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Good ideas, but they won't fix SSDI's shortfall

Concerns over the Social Security Disability Insurance (SSDI) are real. The trust fund that provides a portion of the payments made to millions of disabled workers is expected to be exhausted within the next year or two. This would have dire consequences for beneficiaries, as they could see their SSD payments cut by about 20 percent.

Given the fact that the payments are not overly generous to begin with, a 20 percent cut would make many disabled workers lives much more precarious financially, and would further increase the stress they face. 

There are suggestions on how to improve the SSD program, and a Stanford economist argues that reforms should include an increased number of continuing disability reviews (CDR). These reviews are performed to evaluate participant's medical conditions and determine if they have improved sufficiently to allow them to engage in significant gainful activity (SGA).

SGA is the standard that the Social Security Administration (SSA) uses to determine if a worker is disabled and qualifies for benefits.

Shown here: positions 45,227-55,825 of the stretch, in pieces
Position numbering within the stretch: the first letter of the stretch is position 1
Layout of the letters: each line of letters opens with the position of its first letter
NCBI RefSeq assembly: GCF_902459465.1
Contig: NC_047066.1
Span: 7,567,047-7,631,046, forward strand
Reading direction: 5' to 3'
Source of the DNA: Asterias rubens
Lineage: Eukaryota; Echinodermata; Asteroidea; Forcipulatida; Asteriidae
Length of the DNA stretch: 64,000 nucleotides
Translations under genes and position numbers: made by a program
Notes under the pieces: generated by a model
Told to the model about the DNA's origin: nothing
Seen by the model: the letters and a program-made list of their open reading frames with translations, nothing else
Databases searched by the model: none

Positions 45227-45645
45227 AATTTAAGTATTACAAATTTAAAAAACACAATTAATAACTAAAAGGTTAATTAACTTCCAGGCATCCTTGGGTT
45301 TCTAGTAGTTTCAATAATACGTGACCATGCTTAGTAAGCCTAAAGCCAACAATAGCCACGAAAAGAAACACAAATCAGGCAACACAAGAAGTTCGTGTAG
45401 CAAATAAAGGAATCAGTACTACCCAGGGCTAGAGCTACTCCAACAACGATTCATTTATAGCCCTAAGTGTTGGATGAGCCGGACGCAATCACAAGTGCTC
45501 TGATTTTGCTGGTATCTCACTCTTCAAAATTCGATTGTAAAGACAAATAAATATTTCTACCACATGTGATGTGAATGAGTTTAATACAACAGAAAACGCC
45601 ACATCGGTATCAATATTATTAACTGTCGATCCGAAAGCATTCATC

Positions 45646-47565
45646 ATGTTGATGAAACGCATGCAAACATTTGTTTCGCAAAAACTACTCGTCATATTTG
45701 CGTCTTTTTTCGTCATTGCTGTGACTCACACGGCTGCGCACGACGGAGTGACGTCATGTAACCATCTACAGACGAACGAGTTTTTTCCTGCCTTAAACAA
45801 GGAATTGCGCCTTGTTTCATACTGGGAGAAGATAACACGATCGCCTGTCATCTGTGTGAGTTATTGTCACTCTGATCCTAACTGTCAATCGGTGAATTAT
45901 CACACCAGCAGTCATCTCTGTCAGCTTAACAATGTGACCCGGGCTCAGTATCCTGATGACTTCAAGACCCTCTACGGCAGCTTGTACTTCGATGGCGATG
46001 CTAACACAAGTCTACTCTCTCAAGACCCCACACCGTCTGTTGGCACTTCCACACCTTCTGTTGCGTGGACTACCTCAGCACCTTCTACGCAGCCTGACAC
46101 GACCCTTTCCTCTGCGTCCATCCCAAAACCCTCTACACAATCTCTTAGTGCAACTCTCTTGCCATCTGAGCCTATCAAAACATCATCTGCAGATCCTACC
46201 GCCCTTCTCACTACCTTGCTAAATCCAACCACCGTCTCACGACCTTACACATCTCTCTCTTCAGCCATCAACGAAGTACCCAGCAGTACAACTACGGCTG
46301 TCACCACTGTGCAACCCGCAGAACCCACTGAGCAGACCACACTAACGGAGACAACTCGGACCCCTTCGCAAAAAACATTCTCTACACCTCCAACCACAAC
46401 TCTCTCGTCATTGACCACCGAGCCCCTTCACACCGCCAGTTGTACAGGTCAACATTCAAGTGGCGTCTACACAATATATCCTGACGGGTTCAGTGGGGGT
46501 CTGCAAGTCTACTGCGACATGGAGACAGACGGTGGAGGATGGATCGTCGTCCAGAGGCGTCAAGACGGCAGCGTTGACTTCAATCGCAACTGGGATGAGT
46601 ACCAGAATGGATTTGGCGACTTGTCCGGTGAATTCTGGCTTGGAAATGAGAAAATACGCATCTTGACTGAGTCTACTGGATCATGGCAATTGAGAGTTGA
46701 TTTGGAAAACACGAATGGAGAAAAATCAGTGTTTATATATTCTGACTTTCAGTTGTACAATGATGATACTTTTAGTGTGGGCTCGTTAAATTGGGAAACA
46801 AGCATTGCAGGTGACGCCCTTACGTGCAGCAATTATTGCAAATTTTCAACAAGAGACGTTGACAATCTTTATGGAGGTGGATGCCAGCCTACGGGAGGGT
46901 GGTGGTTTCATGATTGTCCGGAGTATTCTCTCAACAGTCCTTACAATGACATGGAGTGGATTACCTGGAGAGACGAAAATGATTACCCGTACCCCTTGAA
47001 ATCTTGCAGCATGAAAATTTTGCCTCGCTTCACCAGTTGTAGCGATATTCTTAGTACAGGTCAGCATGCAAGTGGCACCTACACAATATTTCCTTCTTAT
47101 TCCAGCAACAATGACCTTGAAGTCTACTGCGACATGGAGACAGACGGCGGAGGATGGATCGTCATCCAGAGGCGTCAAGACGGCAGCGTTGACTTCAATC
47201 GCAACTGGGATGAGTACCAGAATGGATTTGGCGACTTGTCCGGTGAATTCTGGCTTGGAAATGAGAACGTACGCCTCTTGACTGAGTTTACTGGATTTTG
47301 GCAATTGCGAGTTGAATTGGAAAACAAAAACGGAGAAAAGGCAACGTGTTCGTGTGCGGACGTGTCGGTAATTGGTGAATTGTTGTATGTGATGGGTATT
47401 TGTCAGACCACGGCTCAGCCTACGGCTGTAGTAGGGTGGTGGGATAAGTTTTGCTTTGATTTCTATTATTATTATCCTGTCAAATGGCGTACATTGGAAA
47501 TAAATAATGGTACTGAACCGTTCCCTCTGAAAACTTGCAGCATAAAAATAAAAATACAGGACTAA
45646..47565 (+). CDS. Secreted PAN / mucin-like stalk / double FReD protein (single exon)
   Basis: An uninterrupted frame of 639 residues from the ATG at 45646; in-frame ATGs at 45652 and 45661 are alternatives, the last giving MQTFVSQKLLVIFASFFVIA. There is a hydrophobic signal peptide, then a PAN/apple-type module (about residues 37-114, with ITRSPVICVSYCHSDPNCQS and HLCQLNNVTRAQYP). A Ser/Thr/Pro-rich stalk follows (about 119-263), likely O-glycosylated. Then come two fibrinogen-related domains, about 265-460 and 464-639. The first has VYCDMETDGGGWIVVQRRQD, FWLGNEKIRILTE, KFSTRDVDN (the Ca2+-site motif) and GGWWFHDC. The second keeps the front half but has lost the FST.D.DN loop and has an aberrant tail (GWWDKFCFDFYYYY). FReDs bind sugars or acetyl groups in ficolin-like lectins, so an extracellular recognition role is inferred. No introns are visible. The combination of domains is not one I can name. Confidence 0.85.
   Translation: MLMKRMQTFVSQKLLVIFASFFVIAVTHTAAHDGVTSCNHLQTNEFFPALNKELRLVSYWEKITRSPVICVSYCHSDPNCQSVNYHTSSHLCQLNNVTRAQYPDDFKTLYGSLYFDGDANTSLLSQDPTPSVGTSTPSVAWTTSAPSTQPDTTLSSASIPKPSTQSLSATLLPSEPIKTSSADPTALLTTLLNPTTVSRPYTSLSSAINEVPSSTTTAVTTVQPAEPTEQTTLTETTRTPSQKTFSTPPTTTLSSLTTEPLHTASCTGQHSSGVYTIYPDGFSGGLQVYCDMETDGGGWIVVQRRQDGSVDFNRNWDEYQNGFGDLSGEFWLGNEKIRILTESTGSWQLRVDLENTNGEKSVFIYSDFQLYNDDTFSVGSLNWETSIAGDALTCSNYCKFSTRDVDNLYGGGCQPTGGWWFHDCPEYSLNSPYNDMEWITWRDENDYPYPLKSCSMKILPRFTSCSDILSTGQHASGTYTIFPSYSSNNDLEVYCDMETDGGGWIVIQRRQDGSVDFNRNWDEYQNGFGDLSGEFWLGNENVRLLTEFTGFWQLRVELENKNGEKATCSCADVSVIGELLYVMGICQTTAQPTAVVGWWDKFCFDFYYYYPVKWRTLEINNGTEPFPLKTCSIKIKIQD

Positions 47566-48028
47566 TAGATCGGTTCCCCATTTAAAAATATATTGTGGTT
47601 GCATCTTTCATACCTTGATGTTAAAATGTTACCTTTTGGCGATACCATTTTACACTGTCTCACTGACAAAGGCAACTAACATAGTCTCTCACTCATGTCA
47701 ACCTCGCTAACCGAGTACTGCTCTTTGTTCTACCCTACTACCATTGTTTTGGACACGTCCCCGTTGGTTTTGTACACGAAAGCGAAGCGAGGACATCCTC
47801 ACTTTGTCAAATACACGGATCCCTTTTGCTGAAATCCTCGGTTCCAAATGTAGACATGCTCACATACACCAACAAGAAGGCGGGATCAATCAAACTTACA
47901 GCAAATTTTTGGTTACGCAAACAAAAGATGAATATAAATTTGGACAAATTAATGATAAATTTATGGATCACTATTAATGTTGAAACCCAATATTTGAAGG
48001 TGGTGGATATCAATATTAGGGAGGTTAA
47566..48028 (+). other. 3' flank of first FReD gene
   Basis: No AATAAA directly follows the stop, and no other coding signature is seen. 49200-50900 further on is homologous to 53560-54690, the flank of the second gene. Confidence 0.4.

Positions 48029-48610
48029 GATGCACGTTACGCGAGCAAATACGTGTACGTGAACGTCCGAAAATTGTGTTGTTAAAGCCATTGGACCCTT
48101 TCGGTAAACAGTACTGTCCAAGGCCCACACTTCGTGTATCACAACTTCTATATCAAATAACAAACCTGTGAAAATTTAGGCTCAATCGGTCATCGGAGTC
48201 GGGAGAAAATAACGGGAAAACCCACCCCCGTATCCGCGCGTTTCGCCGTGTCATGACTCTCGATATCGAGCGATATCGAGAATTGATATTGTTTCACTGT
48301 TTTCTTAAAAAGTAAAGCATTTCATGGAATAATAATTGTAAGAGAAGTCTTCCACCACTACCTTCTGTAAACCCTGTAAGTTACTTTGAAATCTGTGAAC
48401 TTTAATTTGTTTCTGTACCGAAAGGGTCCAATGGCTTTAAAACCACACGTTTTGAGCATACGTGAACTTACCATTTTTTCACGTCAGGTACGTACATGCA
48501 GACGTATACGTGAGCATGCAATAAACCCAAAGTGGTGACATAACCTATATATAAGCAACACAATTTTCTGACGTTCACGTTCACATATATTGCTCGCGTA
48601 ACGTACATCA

The economist also recommended that more be done to help workers both return to work and provide incentives for employers to do more to prevent workers from becoming disabled and needing the program.

At a high level, these are reasonable suggestion, but in the current political environment, they are somewhat irrelevant. The CDRs require trained staff, and SSA has been underfunded and suffered staff reductions in recent years. Significantly increasing CDRs would take years to put in place, absent massive infusions of cash to SSA.

Shifting part of the cost of the program to employers, makes sense, as many disabling impairments are at least in part work related. However, this change is politically challenging and could take many years to develop and implement, as employers are unlikely to willing accept responsibility for this program. The status quo suits them fine, having shifted these costs to the government and to taxpayers.

And more critically, neither of these "reforms" would alleviate the funding crisis facing the program that needs to be dealt with in the next year.

Sierra Sun Times, "Stanford Economist Says Social Security's Support for People With Disabilities Faces Challenges in Funding, Efficiency," Clifton B. Parker, July 31, 2015 

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